RE: [css3-writing-modes] referring to Unicode

I briefly talked about this with John. I understand his point that UAX44 is probably better starting place for implementers, while he showed understanding that UAX11 may be better for authors (if I understand correctly.)

What about:
    The East_Asian_Width property [UAX11] of the Unicode database [UAX44]

Text and Writing Modes have a lot of properties referring to UAX11, UAX14, UAX24, UAX29, etc., so I prefer each reference be not too verbose.


-----Original Message-----
From: [] On Behalf Of Koji Ishii
Sent: Monday, May 09, 2011 2:24 AM
To: Asmus Freytag; John Daggett
Cc: fantasai;; WWW International; Addison Phillips
Subject: RE: [css3-writing-modes] referring to Unicode

I re-read East_Asian_Width part of UAX44 to understand suggested wordings better.
I'm fine with wordings John suggested (replaced "backgrounds" with "details" given Asmus's suggestion):
     The East_Asian_Width property of the Unicode database [UAX44] can
     be used to ... (see [UAX11] for more details on this property).

But if you read UAX44, it merely says:
  See Unicode Standard Annex #11, "East Asian Width" [UAX11] and
  DerivedEastAsianWidth.txt for more details.
  Property values are described in Unicode Standard Annex #11,
  "East Asian Width" [UAX11].

So, I suppose implementers have to read UAX11 anyway, and the link to the data file is in 6.3 Data File section in UAX11[1]. I couldn't find the link in UAX44.

Either works for me, but this makes me feel that referring to UAX44 for East_Asian_width property adds one unnecessary route to the data file.

I hope we're okay to use UAX11 directly, as I think it makes everyone's life a little easier.



-----Original Message-----
From: [] On Behalf Of Asmus Freytag
Sent: Thursday, May 05, 2011 4:13 AM
To: John Daggett
Cc: fantasai;; WWW International; Addison Phillips
Subject: Re: [css3-writing-modes] referring to Unicode

On 5/4/2011 12:18 AM, John Daggett wrote:
> fantasai wrote:
>> The EastAsianWidth.txt file is referenced from UAX11. UAX11 gives
>> the explanation of what it means, how to use it, etc. So I think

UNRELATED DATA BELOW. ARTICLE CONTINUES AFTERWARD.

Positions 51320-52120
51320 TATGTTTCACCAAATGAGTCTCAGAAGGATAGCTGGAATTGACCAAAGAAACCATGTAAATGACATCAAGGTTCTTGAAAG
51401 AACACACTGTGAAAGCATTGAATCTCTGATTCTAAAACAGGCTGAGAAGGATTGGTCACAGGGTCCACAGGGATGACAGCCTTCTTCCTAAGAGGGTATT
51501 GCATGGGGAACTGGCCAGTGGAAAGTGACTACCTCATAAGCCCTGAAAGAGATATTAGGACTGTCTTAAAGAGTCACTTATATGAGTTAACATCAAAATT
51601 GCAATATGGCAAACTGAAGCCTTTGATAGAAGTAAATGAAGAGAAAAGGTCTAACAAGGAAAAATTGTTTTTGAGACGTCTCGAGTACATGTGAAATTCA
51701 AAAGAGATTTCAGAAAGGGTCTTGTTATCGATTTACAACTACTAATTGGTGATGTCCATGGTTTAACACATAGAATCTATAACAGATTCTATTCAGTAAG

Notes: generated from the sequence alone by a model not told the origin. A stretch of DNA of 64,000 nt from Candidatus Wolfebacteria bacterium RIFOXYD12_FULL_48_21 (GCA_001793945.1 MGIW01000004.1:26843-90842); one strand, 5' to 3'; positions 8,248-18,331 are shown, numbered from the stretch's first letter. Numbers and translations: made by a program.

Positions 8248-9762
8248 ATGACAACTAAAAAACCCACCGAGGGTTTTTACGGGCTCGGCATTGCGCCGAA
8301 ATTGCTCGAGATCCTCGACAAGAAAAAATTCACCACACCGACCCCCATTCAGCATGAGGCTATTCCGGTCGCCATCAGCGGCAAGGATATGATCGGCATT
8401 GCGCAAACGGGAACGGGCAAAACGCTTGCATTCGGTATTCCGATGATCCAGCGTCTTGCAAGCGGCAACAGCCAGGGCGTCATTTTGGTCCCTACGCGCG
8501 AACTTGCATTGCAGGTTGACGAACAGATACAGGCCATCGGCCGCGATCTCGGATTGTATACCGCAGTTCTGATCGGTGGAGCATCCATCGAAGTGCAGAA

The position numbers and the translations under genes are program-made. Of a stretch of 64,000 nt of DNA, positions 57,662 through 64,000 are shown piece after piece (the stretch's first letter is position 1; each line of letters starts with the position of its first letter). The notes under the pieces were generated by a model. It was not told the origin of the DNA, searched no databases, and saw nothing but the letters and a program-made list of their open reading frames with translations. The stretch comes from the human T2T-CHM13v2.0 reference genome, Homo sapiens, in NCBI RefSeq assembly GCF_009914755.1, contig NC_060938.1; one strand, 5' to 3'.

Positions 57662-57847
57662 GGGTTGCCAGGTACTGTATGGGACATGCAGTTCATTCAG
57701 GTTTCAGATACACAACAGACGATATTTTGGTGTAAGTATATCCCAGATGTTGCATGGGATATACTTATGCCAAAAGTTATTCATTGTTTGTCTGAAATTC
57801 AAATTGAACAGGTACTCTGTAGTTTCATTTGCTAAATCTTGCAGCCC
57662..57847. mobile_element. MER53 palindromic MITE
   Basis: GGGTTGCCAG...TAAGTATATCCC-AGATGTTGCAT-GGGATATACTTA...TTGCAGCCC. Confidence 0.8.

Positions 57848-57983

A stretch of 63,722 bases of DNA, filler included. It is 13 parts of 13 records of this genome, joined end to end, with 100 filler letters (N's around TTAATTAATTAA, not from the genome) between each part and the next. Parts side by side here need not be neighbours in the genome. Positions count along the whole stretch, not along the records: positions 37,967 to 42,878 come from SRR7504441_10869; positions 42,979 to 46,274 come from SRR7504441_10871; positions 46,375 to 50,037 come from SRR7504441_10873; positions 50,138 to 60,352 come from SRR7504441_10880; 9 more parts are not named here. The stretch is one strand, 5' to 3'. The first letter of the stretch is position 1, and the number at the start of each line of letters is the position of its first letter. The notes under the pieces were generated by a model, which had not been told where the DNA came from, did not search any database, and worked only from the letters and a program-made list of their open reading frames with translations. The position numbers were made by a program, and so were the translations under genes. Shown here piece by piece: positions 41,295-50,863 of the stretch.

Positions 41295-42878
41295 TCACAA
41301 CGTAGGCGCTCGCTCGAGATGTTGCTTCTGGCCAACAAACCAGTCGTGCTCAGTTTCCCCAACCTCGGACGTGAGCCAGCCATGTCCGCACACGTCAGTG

>> that referring to UAX11 is the correct thing to do here. I'll let
>> Addison correct me if I'm wrong.
>> I really don't think it's at all ambiguous what the spec means by
>> "do this with characters classified as fullwidth (F), see UAX11".
>> You think it's ambiguous?
> It's not ambiguous, it just buries the underlying reference.  Unless immediately
> obvious, we should be defining CSS properties with respect to specific
> properties in the Unicode database and consistently referring to the location
> of that database, including other references that explain the handling of
> those properties in more detail.
> For example:
>      The East_Asian_Width property of the Unicode database [UAX44] can
>      be used to ... (see [UAX11] for more background on this property).
> Regards,
UAX#11 EAW is a good example of why it's important not to bypass the 
documentation for Unicode Property data. The UAX makes clear that there 
are two levels of character classification, one of which takes into 
account context other than character properties.

For many applications, the main issue is whether some characters behave 
like "wide" characters (i.e. similar to ideographic characters) or not. 
UAX#11 gives a prescription how to make this determination based on a 
number of basic character properties. However, one important class of 
characters in the data are "A" (for ambiguous).

According to UAX#11, the intent for these characters is to use context 
to determine whether they need to be handled like ideographs or like 
"regular" characters - without applying this resolution step, characters 
of class "A" cannot be handled correctly.

On a system that maps these characters to legacy character sets and uses 
legacy fonts, they would be displayed as "wide" characters, while, on 
systems that no longer follow these legacy practices some or all of 
these characters would be displayed as ordinary (aka narrow characters). 
Therefore, to handle these characters, one must know whether the 
environment treats (all or some of) them as a legacy system would.

This contingent quality of the classification is something that's not 
apparent from the raw values in the database, and rises above mere 
"background" information.


PS: the same ambiguity in character handling carries through to UAX#14, 
based on the same issue: legacy and non-legacy systems, fonts, etc. 
differ fundamentally in how they represent certain characters, hence it 
is necessary to supply context.

Received on Saturday, 14 May 2011 11:43:17 UTC